Mews from nowhere

Readers of a certain age may recall the London of the 1970s, when the capital was identified around the world with people as diverse as the artist Francis Bacon, the charismatic racing driver James Hunt and cockney actor Michael Caine. But those celebrities have more in common than their era-defining reputations. They were all identified with a type of home: the mews house.

Over the past half-century, mews houses have retained their image as chic places with sought-after addresses, but they were not always so highly regarded. Indeed, the history of mews – terraces of small one- or two-storey homes built in Victorian times – is inextricably bound up with the history of central London development.

As squares and crescents were built for wealthy families in the “new” 18th- and 19th-century areas of Mayfair, Hyde Park and Kensington, space was required for maids and butlers to sleep, as well as storage for carriages and horses.

The more egalitarian 20th century, combined with the ravages of two world wars, took a toll on these mews homes. Aristocratic families declined and mews houses fell into disrepair. In the 1950s some were squatted in or bought for tiny sums by struggling artists who did little to stop the properties from deteriorating further. Then, in the 1960s, a small revolution happened.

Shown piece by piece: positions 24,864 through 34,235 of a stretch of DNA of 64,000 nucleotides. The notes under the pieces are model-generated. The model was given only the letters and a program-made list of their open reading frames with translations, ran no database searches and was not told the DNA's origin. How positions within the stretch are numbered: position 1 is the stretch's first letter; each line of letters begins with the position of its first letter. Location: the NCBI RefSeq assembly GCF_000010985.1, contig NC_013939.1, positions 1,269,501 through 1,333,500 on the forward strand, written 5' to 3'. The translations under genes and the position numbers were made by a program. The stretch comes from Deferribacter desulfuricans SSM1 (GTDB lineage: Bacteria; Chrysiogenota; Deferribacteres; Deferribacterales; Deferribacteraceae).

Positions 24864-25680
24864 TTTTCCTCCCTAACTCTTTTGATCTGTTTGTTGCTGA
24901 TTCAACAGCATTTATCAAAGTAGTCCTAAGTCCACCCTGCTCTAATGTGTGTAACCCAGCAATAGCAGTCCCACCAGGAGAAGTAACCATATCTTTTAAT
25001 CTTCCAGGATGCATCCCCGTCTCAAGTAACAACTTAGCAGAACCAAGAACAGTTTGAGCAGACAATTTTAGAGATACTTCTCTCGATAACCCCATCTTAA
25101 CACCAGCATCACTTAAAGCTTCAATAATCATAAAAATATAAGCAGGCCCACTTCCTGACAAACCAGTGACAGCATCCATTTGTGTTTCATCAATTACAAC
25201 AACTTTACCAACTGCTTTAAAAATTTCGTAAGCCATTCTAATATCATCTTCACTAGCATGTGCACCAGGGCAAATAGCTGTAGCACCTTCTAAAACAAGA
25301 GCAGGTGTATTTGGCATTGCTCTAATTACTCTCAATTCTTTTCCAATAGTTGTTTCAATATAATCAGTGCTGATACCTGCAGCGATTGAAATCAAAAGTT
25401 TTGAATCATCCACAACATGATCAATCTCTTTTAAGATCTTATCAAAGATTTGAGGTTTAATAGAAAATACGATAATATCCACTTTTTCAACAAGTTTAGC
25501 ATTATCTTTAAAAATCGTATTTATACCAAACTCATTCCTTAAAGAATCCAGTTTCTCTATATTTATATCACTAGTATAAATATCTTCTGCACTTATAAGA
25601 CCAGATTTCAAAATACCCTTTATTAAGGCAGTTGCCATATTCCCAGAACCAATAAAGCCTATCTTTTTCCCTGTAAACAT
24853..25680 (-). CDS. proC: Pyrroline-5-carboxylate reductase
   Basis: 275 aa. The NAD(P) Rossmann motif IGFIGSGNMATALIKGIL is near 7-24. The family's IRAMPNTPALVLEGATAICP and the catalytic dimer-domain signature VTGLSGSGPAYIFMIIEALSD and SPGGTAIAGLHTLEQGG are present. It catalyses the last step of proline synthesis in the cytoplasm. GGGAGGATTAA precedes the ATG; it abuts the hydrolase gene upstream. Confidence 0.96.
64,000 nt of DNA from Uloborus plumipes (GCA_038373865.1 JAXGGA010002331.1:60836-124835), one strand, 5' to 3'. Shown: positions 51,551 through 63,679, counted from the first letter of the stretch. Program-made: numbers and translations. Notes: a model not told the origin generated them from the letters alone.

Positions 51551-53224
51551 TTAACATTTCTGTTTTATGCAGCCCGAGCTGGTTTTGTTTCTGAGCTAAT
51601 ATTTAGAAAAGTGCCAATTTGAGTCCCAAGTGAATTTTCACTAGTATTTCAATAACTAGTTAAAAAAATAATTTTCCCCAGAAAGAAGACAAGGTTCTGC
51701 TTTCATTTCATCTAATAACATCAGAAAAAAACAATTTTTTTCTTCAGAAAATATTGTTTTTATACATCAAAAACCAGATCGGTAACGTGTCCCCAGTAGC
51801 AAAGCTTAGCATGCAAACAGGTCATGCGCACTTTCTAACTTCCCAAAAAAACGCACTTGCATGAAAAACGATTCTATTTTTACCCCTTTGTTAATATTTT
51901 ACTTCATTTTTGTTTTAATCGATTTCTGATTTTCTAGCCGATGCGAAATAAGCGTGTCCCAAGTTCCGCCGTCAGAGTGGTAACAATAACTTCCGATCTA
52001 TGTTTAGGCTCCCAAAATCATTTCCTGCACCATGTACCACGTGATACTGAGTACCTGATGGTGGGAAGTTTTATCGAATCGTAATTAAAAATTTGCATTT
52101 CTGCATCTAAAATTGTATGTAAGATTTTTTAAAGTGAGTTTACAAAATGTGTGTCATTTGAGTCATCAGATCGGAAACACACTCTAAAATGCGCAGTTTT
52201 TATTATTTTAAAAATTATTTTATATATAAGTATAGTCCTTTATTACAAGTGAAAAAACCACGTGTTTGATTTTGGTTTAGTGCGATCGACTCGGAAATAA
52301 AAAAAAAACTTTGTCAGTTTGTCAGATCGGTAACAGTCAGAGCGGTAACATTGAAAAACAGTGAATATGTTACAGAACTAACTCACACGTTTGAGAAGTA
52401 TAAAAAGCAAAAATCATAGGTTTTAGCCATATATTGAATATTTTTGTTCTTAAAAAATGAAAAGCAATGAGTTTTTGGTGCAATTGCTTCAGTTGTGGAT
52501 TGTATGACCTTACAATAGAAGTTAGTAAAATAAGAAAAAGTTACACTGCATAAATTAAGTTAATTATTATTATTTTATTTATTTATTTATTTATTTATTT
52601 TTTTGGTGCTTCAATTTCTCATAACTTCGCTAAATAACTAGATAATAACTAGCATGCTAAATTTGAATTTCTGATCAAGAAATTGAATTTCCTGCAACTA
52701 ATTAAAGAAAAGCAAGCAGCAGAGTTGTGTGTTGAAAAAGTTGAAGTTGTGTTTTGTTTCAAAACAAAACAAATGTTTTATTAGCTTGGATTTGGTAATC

“People suddenly realised that these buildings could become homes. Many are in very charming cobbled streets and conservation areas, yet the buildings themselves rarely have listed status so they can be radically altered inside,” explains Melanie Backe-Hansen. She is known in the UK property industry as the House Historian, tracing the heritage of properties for estate agency Chesterton Humberts, and is the author of a short history of mews homes in London.

Early pioneers of turning these old stables into homes found themselves on the crest of a publicity wave in the 1960s. The Profumo crisis – when a UK government minister was discovered to be telling state secrets to a prostitute – centred on liaisons at a mews in Mayfair. And cult TV series The Avengers reinforced the edgy image of mews houses with a leading man-about-town character living in one. Then real-life celebrities started moving in to them.

As a result, prices soared and mews houses completed their rags-to-riches transformation. Lurot Brand, an estate agency specialising in mews sales, chronicles one home close to Hyde Park. Described in the 1950s as “a pokey four-room flat above a garage”, by 1982 it had sold for £200,000. By 1988 it had almost doubled in value, selling for £389,000 and in 1995 it had risen to £525,000. The agency sold it once more in 2003 for £950,000. When the home was last assessed in 2007, its estimated value was close to £2m.

Mews houses now routinely breach the £1m mark. Lurot Brand has a modernised two-bedroom, three-bathroom property at Grosvenor Crescent Mews in Belgravia on sale for £4.2m and a three-bedroom mews house a short walk from Kensington High Street for £2.5m. Many long-term owners, however, are reluctant to cash in.